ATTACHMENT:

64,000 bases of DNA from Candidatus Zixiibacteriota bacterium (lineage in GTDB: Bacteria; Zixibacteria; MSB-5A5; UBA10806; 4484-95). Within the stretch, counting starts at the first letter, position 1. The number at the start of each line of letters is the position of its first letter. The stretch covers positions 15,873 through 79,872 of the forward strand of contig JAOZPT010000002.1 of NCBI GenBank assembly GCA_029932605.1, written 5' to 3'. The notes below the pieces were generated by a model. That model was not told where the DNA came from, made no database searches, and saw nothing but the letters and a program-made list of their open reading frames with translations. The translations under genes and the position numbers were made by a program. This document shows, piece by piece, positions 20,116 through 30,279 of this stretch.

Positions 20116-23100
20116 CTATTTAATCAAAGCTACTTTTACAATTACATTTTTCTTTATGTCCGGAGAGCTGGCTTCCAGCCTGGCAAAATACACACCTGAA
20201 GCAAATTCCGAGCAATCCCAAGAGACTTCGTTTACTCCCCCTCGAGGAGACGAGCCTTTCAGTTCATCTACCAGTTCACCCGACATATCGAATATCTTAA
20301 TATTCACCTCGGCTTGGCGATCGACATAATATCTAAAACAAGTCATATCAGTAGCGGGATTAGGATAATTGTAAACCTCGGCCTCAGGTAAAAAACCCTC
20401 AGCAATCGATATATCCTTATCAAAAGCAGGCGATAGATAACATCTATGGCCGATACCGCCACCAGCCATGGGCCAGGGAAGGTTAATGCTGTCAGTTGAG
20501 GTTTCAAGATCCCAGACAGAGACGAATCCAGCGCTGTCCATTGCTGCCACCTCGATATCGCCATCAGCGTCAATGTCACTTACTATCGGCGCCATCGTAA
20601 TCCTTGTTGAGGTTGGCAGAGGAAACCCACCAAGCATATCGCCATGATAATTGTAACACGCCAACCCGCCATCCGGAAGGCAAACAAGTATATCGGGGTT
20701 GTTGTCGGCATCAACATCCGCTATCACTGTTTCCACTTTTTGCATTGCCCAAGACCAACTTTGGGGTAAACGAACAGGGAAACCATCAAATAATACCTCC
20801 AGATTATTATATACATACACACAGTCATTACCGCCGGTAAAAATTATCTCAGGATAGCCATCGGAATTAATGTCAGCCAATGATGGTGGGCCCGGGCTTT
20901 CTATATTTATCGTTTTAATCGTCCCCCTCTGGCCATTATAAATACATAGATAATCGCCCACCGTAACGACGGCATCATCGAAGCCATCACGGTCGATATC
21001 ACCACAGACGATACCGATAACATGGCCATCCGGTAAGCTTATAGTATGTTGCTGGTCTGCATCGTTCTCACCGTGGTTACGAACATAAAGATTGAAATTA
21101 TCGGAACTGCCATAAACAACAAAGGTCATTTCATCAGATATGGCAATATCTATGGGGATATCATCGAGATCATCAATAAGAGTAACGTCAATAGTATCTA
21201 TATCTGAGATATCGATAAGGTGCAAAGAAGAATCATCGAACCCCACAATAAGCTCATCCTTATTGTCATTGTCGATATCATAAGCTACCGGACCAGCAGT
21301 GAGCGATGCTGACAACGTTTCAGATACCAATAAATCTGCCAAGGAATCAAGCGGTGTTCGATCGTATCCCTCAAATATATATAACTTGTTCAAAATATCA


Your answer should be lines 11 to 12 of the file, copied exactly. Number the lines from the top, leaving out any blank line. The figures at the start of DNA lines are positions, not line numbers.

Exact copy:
20901 CTATATTTATCGTTTTAATCGTCCCCCTCTGGCCATTATAAATACATAGATAATCGCCCACCGTAACGACGGCATCATCGAAGCCATCACGGTCGATATC
21001 ACCACAGACGATACCGATAACATGGCCATCCGGTAAGCTTATAGTATGTTGCTGGTCTGCATCGTTCTCACCGTGGTTACGAACATAAAGATTGAAATTA